The 8-bit art style found in Hyper Light Drifter predates even the very first Zelda title, but while the game looks pretty different from any of Link’s adventures, it can end up playing fairly similarly at times. Combat is fast and frantic and there’s a decent variety of enemies; just as there are in Zelda games.
For as simplistically rendered as the game’s world is, there’s still plenty to explore and players are encouraged to do so by the inclusion of numerous secret areas. The game’s menacing tone will likely remind players of the dark world in A Link to the Past too, although the vastly different art styles make it difficult to draw too many visual comparisons.
Hyper Light Drifter
- Heart Machine
- Heart Machine
- March 31, 2016
14 Middle Earth: Shadow of Mordor
Metacritic Rating: 84 (PS4)
When it comes to fantasy worlds, they don’t get much better than Middle Earth. It’s one of the most fleshed-out realms ever created and is wonderfully brought to life in Monolith Productions’ 2014 title Middle Earth: Shadow of Mordor. To a lesser extent, the same is true of its sequel as well.
The Legend of Zelda: Forgotten Enemies From The Series’ History
From the Nejiron to the Arm Mimic and Vire, here are some of the most obscure enemies from the history of Nintendo’s The Legend of Zelda series.
The games are both a lot darker than Breath of the Wild and feature combat that is significantly more violent, although there is still a decent amount of emphasis placed on exploration too. The real star of the show though is the nemesis system, which effectively builds the story around the actions of the player rather than forcing them down a narrow, pre-defined path.
Middle-earth: Shadow of Mordor
- September 30, 2014
15 Horizon Zero Dawn
Metacritic Rating: 89 (PS4)
Much like the one in Breath of the Wild, the beautiful open world of Horizon Zero Dawn is sparsely populated and this can really help players to become immersed in its beauty as they explore. The game’s machines also bear quite a few similarities with the Guardians found throughout Hyrule, although arguably feature far more creative designs.
For as alike as the two games are though, there are plenty of differences as well. Combat is a lot more well-realized in the PlayStation exclusive and the art style is a lot less playful. The biggest thing to take away though is that both are great games and fans of one of them are incredibly likely to enjoy the other.
Horizon: Zero Dawn
- February 28, 2017
16 The Witcher 3: Wild Hunt
Metacritic Rating: 92 (PS4)
The Witcher 3 is another game that bears a lot of similarities to Breath of the Wild, but once again diverges when it comes to tone and art style. It is very much a darker game; both when it comes to its general subject matter and the violent nature of its combat. The latter is further emphasized by a more true-to-life art style which ultimately gives the game’s world a very different feel than Hyrule.
Those who enjoy some of the more whimsical elements found in the Zelda series might want to look elsewhere, but anyone who likes fantasy, tight combat, and gripping storylines can definitely find those things here. Throw in all of the fantastic side quests and the two DLC packs and this is a game that can keep players busy for hundreds of hours.
Metacritic Rating: 75 (PC)
Anodyne looks and plays like a 2D Zelda game from the SNES era and features some equally eclectic scenes and settings as well. Due to it having been released more than two decades later though, it’s perhaps a lot less visually impressive than those classic Zelda titles once were. That’s not to say that it isn’t enjoyable though, nor that it doesn’t still look great when viewed in the right light.
Indie Games That Are Amazing (After A Rough Opening Few Hours)
Whether it’s hard-to-learn mechanics or slow-moving exposition, these games get off to a rocky start — but the overall experience is worth it.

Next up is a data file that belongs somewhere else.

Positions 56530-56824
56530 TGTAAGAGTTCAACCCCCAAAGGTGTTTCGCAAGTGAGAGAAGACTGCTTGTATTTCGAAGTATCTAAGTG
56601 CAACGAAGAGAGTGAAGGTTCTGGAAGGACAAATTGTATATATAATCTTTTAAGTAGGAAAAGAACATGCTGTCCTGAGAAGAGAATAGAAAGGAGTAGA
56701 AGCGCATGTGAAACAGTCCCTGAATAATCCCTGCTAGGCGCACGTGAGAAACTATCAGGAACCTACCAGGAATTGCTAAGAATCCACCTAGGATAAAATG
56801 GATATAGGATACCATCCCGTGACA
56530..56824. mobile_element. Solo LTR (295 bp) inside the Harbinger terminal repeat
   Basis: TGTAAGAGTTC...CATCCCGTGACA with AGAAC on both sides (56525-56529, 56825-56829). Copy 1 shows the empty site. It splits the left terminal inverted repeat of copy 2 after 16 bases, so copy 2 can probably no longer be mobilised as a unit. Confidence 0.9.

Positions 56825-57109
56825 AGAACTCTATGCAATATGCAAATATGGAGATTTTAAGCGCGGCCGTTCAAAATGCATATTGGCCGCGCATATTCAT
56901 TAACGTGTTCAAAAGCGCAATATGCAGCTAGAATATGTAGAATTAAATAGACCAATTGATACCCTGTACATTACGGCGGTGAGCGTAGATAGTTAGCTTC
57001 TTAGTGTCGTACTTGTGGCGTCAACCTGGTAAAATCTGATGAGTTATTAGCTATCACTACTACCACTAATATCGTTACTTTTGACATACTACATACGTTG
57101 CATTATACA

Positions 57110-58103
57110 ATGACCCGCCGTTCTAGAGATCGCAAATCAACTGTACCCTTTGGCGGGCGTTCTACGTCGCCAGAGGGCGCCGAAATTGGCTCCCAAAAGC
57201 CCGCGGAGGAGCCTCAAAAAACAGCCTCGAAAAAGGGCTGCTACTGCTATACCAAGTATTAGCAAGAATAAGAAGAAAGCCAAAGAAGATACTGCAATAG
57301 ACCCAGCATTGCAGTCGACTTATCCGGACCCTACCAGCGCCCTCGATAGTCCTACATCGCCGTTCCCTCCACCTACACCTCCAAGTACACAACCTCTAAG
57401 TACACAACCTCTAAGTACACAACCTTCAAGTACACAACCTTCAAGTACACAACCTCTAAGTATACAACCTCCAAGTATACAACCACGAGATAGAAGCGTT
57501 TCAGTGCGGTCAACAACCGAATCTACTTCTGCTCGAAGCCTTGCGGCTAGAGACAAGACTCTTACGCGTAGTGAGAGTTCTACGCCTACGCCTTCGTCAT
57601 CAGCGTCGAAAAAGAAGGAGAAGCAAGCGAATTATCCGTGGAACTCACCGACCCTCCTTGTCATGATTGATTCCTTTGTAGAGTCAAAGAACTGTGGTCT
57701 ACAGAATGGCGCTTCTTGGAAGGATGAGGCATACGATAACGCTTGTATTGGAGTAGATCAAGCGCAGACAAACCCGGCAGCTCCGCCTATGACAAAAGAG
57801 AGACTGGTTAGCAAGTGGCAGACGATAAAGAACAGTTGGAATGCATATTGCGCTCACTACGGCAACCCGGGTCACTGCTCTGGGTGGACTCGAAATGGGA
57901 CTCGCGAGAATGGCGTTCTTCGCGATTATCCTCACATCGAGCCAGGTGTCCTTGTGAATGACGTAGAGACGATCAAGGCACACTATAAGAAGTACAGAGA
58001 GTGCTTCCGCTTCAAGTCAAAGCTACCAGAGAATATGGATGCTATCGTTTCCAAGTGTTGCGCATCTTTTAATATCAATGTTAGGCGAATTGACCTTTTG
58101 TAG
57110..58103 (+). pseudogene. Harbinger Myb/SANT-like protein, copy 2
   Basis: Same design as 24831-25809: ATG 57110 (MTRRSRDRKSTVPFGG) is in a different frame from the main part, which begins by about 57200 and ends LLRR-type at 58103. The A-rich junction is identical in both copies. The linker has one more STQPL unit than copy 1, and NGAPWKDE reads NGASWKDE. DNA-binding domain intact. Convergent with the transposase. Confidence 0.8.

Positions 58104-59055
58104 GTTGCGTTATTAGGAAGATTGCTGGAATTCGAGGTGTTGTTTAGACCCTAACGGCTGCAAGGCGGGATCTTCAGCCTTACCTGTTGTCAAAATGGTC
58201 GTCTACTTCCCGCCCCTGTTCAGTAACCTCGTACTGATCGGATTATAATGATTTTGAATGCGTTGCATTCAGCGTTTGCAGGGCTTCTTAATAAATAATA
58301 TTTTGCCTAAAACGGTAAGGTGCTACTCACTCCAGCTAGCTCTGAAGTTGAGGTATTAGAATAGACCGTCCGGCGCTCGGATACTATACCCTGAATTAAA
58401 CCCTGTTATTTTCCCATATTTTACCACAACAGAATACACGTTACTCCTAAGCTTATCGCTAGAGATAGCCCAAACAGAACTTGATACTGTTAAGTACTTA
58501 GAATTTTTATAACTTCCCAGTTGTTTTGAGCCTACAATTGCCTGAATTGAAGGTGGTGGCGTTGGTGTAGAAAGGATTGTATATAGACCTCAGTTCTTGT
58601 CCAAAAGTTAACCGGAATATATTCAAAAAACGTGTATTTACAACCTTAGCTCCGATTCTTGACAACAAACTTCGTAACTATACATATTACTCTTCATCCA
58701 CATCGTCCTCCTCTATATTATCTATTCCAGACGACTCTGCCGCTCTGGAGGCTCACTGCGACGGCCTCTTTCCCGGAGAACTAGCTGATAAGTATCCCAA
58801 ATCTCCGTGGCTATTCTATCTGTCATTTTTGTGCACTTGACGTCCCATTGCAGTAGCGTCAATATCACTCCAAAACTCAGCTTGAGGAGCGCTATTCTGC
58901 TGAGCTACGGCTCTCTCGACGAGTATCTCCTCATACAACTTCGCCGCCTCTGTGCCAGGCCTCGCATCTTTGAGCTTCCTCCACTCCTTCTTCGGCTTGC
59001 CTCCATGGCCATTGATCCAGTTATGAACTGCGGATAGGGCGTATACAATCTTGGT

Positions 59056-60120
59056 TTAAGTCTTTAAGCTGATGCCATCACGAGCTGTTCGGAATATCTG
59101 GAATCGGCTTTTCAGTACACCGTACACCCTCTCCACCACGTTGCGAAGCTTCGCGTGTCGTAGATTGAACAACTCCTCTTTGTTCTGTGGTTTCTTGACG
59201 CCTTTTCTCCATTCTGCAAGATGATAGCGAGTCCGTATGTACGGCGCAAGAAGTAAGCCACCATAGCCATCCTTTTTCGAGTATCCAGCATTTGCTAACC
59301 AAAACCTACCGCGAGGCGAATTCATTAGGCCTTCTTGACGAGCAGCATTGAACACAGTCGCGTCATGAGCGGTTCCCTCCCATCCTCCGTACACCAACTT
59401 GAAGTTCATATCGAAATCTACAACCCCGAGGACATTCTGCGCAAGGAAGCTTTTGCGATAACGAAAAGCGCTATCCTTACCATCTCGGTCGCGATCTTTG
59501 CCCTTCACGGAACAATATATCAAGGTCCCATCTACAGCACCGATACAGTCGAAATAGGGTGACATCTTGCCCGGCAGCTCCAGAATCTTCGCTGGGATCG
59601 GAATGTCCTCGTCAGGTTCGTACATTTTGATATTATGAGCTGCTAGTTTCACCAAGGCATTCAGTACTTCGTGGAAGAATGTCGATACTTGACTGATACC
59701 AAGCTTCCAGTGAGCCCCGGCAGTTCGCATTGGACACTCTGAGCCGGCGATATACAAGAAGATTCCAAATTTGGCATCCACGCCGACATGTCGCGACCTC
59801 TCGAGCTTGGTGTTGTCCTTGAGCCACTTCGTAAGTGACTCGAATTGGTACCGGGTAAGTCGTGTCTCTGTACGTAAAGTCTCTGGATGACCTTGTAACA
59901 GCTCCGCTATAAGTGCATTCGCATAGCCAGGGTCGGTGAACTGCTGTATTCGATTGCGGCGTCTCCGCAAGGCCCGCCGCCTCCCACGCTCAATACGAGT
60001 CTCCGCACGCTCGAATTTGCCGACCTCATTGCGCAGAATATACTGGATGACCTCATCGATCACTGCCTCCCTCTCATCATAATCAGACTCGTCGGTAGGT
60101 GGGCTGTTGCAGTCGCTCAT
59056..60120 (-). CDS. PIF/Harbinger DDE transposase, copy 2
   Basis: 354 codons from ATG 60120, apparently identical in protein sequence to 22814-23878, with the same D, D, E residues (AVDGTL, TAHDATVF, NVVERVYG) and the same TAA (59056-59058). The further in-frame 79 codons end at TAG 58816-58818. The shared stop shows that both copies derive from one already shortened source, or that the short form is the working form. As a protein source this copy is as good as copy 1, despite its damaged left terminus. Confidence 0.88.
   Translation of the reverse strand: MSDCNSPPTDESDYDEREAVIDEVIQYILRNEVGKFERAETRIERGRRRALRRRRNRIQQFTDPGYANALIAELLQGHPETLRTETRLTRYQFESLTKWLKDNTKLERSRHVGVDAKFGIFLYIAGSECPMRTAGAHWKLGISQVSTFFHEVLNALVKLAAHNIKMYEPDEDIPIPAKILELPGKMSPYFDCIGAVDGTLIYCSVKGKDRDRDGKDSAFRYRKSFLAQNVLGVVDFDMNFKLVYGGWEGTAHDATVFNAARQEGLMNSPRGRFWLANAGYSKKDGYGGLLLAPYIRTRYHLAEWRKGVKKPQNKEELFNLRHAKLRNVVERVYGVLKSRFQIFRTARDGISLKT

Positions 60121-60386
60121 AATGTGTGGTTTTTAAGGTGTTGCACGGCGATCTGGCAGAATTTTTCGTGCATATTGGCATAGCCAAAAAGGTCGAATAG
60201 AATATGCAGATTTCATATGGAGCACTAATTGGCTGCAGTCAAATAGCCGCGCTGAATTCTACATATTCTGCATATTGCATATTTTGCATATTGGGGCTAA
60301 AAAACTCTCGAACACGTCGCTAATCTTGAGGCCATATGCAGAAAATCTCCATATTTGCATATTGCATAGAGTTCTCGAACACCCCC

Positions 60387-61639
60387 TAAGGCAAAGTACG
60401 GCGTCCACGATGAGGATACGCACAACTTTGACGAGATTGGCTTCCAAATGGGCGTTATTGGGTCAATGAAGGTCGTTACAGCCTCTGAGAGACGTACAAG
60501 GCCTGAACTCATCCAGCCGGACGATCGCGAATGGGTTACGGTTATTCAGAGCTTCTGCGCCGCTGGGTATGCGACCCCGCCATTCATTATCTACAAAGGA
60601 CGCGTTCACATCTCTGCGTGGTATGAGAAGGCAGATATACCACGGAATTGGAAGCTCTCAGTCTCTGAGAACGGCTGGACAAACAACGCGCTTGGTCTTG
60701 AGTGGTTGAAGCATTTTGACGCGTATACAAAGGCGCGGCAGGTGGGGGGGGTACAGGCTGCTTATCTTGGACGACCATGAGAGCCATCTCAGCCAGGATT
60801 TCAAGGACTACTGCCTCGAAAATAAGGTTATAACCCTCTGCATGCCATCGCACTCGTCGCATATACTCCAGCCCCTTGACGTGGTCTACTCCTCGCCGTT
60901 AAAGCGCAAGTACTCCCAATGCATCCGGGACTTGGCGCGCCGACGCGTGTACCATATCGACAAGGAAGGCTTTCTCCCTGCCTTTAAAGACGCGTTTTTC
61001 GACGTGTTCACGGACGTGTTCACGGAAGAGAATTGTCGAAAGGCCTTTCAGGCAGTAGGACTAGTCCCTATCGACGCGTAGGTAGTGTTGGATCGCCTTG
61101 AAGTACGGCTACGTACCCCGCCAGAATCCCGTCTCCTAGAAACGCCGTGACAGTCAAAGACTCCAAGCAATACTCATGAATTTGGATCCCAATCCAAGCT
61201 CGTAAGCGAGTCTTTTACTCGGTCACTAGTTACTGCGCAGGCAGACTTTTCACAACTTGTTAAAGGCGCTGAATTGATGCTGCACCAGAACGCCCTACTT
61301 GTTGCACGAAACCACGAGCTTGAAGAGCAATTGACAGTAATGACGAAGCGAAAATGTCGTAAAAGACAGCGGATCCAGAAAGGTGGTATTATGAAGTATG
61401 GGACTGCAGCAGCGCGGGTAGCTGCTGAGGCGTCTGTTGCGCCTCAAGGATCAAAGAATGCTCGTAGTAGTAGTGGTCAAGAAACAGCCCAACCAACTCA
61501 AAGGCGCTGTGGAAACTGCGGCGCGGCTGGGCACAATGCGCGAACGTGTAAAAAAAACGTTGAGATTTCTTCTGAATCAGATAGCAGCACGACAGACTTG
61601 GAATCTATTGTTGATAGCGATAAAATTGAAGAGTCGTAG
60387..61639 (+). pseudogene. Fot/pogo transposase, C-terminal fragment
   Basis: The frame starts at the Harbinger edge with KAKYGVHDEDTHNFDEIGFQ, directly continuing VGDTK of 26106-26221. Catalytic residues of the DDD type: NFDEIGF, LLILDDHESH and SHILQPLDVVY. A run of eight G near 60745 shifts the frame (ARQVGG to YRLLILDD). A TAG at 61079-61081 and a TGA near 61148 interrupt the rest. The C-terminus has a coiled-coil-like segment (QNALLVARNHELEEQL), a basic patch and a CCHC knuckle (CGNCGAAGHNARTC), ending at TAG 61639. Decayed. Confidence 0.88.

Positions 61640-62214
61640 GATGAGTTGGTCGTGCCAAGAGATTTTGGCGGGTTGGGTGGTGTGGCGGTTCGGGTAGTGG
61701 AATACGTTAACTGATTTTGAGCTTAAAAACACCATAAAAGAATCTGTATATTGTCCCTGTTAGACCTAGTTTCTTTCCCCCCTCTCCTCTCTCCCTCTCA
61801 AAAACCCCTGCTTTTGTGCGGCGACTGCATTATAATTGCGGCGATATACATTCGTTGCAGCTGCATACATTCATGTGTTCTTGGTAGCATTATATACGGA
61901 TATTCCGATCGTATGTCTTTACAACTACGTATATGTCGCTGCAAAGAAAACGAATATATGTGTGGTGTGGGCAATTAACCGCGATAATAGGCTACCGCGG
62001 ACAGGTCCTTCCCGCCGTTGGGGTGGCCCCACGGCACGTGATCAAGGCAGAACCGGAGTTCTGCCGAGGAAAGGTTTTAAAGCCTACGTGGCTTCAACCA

A sequel to the game was also released a little earlier this year and, much like Oceanhorn 2, it sees a somewhat dramatic shift in art style and perspective. It too looks a lot more like Breath of the Wild than its predecessor, although struggles to measure up to either due to its muted color palette and an overall lack of charm.
- Analgesic Productions
- Analgesic Productions
- February 4, 2013
Metacritic Rating: 79 (PS4)
Many people wrote Hob off as just another Breath of the Wild clone when it was first released, but there is far more to it than that. Granted, the game’s art style is incredibly similar, it’s full of engaging puzzles and it features a silent protagonist, but these things are typically implemented in their own unique ways.
The manner by which the world opens up as players solve puzzles and unlock new powers offers a nice twist on some of the classic Metroidvania titles and combat is both intuitive and rewarding in equal measures. In many ways, the sci-fi setting feels like the perfect combination of Breath of the Wild and the PS4-exclusive Horizon Zero Dawn.
- Runic Games
- Runic Games
- September 26, 2017
19 Final Fantasy 15
Metacritic Rating: 81 (PS4)
Despite being supplemented by patches and DLC, Final Fantasy 15‘s narrative remains a little disappointing. When it comes to gameplay, however, it’s one of the series’ very best entries. Combat is fluid and rewards those who take the time to understand it while the way that Noctis and his three friends compliment each other in battle is incredibly compelling.
One of the most impressive things about the game though is its gigantic open world which made for a welcome change following the corridor simulator that was Final Fantasy 13. It is a lot less stylized than the one found in Breath of the Wild but is every bit as enjoyable to explore.
Final Fantasy 15
- November 9, 2016
20 Immortals Fenyx Rising
Metacritic Rating: 77 (PS5)
Given that it was created by the same team that was responsible for Assassin’s Creed: Odyssey, it’s perhaps not too surprising that so much care and attention was given to the world of Immortals Fenyx Rising. It’s definitely a lot smaller than the one found in Breath of the Wild, although it is hiding just as many secrets and is a lot of fun to explore.
While still rooted in fantasy, the game also draws a lot of its inspiration from Greek mythology and this can make for some wonderfully interesting encounters. Combat is solid too, although can take a little bit of getting used to when compared to other action-oriented open-world games. Once mastered though, the mechanics are more than fit for purpose.
Immortals Fenyx Rising
- December 3, 2020